What happens when disaster affects an entire community? That’s the premise of Come From Away, the award-winning musical focusing on a small town in Newfoundland, Canada, whose residents unexpectedly have to take care of 6,500 visitors from around the world.
Come From Away is a wonderful show combining incredible music and heartfelt good times. You’ll leave the theatre humming the tunes — always the mark of a great musical.
I’ll start by addressing the elephant in the room. Yes, the plot involves 9/11. But at no time do you have to watch footage, and the words ‘Twin Towers’ and ‘terrorism’ are never spoken. The focus is entirely on the two groups: those from Newfoundland, and those who ‘come from away’.
I was lucky to spend three weeks in Newfoundland, traversing the island from the capitol, St. John’s, to the UNESCO World Heritage sites Gros Morne and L’Anse aux Meadows (site of the first Viking settlement in North America). It’s a remote, wild province, and Gander is just a blip on the highway. When planes heading to U.S. airspace were forced to land, Gander — with a huge WWII-era airport — was the perfect spot. In a matter of hours, 38 planes landed 6,500 travellers. In a town of 10,000 people.
Show creators Irene Sankoff and David Hein conducted hundreds of hours of interviews with locals and ‘plane people’, combining and distilling the stories into one amazingly tight 100-minute show.
The cast of 12 actors embody what feels like hundreds of characters, from pilots to RSPCA volunteers desperate to help the animals trapped on board the planes. They’ve all mastered the Newfie accent, too — not quite Canadian, not quite Irish. Standouts include Kolby Kindle as New Yorker Bob, and also memorably as a sexy pilot; Shariesse Hamilton as Hannah, an American mother longing for news of her son; and Joseph Naim as one of the gay-couple-both-named-Kevin, as an Egyptian chef, as a townsperson… the list goes on. Part of the fun was realising which actors were playing which roles. With the donning of a hat or a plaid shirt, changing their accent and body language, they disappeared into each role.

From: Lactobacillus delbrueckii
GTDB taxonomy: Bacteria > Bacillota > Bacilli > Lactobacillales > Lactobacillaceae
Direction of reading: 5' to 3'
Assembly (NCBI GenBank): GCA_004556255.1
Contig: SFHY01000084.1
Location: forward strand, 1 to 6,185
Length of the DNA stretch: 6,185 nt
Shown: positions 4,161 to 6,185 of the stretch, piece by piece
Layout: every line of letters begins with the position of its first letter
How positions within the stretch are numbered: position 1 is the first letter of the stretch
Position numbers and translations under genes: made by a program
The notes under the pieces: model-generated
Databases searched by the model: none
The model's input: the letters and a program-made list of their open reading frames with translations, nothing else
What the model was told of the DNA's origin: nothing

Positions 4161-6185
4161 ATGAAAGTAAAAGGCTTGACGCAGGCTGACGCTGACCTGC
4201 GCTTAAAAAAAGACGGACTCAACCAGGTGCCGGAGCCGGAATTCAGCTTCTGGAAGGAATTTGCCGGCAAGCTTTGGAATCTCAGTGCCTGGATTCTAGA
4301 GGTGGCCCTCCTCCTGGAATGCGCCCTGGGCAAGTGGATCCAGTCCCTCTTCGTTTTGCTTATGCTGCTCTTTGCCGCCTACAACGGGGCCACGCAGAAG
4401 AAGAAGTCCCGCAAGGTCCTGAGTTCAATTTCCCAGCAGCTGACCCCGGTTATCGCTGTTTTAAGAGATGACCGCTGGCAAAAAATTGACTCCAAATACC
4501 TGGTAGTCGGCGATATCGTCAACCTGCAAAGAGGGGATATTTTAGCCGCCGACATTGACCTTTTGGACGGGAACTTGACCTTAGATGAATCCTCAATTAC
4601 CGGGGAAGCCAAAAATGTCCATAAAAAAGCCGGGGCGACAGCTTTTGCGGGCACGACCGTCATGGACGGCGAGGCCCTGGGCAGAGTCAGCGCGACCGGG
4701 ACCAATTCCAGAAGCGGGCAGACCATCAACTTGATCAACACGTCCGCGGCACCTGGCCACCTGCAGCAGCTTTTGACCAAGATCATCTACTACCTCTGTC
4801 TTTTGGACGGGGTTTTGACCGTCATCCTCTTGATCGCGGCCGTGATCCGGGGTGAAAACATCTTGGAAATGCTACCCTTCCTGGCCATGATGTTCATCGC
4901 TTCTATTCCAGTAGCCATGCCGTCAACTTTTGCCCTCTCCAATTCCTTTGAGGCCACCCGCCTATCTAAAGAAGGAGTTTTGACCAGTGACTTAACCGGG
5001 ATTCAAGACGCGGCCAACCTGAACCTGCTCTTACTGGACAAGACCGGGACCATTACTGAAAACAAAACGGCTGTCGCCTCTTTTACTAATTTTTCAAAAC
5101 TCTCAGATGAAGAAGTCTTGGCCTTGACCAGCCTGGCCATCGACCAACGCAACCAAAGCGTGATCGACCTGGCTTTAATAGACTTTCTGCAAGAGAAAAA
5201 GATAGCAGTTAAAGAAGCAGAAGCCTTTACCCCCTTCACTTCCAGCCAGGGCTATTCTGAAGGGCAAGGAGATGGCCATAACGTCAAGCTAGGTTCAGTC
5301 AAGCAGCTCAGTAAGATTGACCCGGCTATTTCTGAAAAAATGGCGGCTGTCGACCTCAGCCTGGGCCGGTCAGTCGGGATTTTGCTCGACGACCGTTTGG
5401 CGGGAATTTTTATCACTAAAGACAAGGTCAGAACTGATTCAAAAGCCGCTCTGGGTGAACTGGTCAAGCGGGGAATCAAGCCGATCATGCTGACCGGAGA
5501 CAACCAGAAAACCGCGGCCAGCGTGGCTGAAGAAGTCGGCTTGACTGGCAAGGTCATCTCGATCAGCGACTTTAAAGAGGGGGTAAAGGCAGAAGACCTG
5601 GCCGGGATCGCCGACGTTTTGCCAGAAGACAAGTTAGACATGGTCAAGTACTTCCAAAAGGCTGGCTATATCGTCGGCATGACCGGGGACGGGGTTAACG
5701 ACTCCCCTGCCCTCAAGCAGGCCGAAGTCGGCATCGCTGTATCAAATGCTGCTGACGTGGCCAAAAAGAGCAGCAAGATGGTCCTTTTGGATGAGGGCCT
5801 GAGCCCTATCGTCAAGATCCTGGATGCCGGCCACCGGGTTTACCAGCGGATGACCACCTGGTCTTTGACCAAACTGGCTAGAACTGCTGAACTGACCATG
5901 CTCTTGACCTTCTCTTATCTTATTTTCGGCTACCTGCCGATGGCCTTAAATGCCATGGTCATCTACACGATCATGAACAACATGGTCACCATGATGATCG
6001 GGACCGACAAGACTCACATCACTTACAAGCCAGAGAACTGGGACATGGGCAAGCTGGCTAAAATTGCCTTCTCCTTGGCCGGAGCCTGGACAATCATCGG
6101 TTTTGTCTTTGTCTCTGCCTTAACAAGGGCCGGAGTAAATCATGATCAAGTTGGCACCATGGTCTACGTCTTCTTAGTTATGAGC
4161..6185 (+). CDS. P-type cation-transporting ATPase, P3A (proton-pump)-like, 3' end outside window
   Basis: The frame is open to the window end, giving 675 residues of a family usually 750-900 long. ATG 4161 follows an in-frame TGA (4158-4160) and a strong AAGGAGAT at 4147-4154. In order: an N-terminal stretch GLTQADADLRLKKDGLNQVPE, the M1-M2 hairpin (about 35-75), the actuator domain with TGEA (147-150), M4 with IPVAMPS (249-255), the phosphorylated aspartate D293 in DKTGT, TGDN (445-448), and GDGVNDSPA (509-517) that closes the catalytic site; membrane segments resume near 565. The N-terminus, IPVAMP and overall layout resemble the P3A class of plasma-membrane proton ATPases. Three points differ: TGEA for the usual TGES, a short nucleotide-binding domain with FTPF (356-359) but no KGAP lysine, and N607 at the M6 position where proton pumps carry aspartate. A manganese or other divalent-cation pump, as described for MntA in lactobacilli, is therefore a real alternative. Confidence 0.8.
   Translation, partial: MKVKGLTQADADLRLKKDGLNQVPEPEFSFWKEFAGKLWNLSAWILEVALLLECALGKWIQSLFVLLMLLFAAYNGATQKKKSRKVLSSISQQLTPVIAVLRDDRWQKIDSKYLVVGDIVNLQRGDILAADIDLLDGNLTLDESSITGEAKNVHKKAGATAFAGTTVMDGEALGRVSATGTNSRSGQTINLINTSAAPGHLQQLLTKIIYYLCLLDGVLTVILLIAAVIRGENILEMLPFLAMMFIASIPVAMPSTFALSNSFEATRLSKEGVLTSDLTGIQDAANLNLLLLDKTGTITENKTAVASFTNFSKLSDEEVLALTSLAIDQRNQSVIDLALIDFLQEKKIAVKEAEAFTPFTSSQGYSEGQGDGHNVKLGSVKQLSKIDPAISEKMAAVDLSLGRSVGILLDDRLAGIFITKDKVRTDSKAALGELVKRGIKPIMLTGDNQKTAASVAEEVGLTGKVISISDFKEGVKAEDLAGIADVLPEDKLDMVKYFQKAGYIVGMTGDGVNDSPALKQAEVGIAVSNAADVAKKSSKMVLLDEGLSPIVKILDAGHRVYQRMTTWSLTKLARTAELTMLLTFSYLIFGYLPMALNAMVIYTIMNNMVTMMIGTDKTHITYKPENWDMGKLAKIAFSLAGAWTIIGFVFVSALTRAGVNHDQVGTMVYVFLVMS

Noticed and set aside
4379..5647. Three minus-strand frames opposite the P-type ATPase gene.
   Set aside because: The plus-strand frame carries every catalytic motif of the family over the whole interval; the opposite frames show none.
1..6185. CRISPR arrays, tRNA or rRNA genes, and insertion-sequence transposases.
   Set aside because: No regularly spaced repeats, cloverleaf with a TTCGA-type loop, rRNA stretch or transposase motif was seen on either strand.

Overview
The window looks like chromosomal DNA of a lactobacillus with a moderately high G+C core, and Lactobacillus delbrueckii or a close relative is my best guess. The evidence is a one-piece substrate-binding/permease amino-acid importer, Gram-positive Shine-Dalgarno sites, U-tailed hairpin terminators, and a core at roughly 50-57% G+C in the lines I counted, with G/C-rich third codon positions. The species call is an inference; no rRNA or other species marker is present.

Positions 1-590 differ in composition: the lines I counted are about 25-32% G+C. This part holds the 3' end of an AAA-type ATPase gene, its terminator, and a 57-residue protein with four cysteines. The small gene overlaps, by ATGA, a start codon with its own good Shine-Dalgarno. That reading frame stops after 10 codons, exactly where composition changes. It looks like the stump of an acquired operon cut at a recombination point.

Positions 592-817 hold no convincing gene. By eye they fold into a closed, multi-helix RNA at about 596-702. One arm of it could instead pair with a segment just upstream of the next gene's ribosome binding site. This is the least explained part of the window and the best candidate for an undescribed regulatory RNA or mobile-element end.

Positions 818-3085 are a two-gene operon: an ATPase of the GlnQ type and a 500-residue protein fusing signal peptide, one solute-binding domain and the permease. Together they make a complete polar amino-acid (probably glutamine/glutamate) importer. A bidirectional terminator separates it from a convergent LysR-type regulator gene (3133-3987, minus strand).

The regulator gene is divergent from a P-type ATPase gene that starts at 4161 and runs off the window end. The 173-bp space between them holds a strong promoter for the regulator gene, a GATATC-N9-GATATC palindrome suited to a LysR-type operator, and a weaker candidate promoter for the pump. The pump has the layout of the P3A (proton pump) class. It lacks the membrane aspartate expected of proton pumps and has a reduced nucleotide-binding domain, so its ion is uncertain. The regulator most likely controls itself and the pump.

The pacing of Come From Away is masterful, ranging from pathos to comedy in seconds. Each vignette seamlessly flows into the next. It’s not a breathless show — you do have moments to relax — but there’s never a second your attention isn’t fully on the stage.
Of course, we have to highlight the amazing score. Musical Directors Luke Hunter and Michael Tyack help bring to life rollicking tunes. Traditional Newfoundland music is informed by Celtic tunes and sea shanties (time to mention their most famous export aside from cod, Great Big Sea, whom I incidentally hung out with in Melbourne till 3am one morning). The songs of Come From Away grab you from the first chorus of ‘Welcome To the Rock’ and never let go. From ballads to toe-tappers, you’ll be cueing up the soundtrack on Spotify the next day.
The plot doesn’t shy away from humanity at its worst (racial profiling is woven throughout), but it mostly shines a light on humanity at its best. Watching the Newfies drop everything and come to the rescue of people they’ve never met reminded one of my friends of the way we Aussies banded together during the bushfires. When push comes to shove, when man-made or natural disasters come to the fore, community is what counts. Come From Away leaves you feeling hopeful for the future of humankind.
Co-founder of The Plus Ones, Theresa can’t believe she forgot to work in the fun Newfie tv show Republic of Doyle.
Come From Away runs at the Capitol Theatre (13 Campbell St, Haymarket NSW 2000) until 22 August 2021.
Buy tickets now, with NSW Dine & Discover vouchers applicable till 30 June 2021.
The venue is accessible, and The Capitol Theatre welcomes patrons with disability.